The results of these conversations were fascinating and led to two very distinct outcomes: 1) They broadened my perspective of what was “out there” career-wise, and 2) I realized, and this is significant, that I was not alone. A jarring result of my dialogues was learning that virtually no one was content in their field. Many people did not feel like they were doing what they loved and an even greater number had no clue what they really wanted to do. Ironically, they would often turn the questions back on me, to which I would reply:
This “habit of exploration” was really a key to unlocking my future career path. In fact, it was while engaging in one of these conversations that I discovered the path that led me to teaching leadership at the university level and conducting training for companies and non-profit groups. An old friend introduced me to the field, arranged an informational interview, and set me on the path to where I am today.
The goal, then, with self-exploration and vocational searching is to take a rather wide spectrum of potential career paths, ranging from gardener to astro-physicist, and begin to reduce the options by filtering them through what you know to be your strengths. The end product is a fairly narrow range of possible paths, any of which will allow you to maximize your potential and all of which will yield a high degree of success and satisfaction.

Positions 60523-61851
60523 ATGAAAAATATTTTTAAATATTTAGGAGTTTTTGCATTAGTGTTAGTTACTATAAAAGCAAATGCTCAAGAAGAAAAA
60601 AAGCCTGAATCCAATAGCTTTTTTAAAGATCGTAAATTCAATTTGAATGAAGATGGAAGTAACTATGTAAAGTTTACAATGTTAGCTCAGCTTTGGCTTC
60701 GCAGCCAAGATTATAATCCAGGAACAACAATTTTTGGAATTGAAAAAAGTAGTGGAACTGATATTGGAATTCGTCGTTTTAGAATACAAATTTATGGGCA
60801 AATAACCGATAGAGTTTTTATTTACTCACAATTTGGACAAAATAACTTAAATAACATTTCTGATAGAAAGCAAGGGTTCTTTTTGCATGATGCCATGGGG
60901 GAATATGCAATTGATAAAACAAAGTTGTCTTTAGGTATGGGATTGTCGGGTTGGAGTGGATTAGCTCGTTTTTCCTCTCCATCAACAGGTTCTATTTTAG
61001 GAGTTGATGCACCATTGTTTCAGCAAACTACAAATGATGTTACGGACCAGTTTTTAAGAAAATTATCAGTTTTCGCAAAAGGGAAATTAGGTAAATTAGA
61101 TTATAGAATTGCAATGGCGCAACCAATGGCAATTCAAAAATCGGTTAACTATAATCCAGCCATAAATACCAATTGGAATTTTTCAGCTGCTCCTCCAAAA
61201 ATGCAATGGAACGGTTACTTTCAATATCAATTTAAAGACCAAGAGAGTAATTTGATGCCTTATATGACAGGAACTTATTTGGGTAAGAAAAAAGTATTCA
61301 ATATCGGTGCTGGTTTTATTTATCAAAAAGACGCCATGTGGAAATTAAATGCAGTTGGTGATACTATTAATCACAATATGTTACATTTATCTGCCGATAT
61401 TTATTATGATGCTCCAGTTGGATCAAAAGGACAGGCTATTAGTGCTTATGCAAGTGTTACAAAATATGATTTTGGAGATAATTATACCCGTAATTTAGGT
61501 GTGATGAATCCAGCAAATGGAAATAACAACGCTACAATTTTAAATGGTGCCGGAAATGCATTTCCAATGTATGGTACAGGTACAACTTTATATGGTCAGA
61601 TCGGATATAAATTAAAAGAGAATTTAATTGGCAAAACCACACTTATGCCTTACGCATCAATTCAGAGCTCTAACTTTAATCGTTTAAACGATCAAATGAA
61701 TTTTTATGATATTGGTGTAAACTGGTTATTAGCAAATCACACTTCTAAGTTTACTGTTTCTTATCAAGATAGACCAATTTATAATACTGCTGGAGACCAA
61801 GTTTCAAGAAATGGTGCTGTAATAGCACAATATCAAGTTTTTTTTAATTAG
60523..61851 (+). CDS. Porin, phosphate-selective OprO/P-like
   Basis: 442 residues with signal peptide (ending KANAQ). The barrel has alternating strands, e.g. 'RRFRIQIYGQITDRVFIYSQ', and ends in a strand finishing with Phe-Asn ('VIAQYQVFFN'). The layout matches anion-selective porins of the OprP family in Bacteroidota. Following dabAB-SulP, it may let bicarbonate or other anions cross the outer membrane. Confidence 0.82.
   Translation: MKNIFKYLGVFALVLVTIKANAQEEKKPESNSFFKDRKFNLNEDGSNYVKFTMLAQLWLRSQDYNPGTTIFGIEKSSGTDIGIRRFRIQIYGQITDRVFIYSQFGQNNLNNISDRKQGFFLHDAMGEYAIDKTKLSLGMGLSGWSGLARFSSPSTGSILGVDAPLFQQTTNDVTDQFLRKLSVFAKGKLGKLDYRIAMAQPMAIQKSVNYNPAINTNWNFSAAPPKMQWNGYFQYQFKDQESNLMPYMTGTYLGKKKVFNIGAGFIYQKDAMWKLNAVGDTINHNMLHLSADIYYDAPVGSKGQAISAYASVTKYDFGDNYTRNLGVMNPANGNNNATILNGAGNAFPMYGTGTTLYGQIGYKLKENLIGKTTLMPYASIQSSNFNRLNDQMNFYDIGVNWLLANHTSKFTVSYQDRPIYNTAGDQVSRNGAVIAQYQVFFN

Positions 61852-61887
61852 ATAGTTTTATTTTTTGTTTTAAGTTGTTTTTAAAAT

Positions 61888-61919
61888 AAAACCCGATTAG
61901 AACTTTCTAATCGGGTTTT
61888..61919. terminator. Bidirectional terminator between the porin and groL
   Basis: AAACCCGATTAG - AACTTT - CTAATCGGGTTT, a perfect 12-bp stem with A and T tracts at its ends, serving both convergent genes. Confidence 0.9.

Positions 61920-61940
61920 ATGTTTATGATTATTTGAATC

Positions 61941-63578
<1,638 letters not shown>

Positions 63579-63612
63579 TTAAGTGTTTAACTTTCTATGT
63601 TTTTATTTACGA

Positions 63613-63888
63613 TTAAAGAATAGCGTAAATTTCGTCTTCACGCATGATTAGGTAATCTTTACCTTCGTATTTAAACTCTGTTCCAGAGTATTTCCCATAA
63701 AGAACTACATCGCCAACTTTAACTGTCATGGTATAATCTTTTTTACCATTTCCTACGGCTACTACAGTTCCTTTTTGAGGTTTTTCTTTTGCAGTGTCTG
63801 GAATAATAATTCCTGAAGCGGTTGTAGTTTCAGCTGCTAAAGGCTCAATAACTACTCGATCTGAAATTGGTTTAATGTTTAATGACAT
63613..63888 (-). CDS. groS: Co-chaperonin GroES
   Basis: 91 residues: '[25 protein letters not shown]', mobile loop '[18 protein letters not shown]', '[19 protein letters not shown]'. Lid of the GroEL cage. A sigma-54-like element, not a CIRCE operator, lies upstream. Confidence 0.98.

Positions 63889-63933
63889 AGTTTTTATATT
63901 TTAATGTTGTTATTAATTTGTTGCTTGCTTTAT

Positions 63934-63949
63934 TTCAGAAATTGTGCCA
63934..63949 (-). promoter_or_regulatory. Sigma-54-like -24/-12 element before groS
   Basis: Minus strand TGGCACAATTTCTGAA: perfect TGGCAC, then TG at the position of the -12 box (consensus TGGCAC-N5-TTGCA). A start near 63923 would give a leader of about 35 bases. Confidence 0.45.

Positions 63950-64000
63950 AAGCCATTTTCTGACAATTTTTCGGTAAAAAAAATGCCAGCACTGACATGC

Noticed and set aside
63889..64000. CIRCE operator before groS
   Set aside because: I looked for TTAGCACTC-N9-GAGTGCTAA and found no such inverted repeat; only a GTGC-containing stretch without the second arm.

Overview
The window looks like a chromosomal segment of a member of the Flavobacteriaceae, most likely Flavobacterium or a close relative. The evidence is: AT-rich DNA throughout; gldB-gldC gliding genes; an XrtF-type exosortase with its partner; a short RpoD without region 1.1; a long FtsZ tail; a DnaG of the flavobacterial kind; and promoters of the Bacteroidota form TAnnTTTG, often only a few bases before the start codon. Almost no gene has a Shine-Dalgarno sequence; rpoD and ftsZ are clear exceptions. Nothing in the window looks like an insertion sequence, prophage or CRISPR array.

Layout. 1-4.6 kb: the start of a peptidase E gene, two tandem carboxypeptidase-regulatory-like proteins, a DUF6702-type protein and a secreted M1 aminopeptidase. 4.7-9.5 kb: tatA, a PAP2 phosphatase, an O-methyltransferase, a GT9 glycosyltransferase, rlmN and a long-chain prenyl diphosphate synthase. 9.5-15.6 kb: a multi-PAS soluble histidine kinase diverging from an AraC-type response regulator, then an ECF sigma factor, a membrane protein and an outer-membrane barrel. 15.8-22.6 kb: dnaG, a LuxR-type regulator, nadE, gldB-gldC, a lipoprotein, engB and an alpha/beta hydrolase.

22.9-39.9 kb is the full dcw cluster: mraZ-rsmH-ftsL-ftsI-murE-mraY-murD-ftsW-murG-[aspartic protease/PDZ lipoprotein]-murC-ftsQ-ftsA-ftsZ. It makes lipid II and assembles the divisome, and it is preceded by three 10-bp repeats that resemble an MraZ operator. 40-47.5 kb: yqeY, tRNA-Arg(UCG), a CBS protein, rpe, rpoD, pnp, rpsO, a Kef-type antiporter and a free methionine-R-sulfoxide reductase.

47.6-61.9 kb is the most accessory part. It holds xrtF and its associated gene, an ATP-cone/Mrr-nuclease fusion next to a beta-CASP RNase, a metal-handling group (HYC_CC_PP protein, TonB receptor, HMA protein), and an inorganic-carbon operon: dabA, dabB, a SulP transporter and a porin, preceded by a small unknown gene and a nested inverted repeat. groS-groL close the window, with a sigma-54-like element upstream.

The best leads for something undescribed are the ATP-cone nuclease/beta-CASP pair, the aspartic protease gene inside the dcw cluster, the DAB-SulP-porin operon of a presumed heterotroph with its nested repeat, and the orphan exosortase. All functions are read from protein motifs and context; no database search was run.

So start today. Take every opportunity you get to ask people how they decided to do what they do. You’ll be fascinated by the results. Then cling to the options that seem to get your energy flowing and throw out the ones that sound lame. For what it’s worth, this habit of exploration also makes for a great conversation starter. Just today I asked my wife’s Ob/Gyn how she decided on her career path. For her, it was a volunteer position she took as a sophomore in college. Go figure.
So how did you decide you wanted to do what you are currently doing? I’m interested to hear. Drop a quick note in the comments and tell your story. You just may influence a fellow reader’s path.
Hi! I'm Dustin.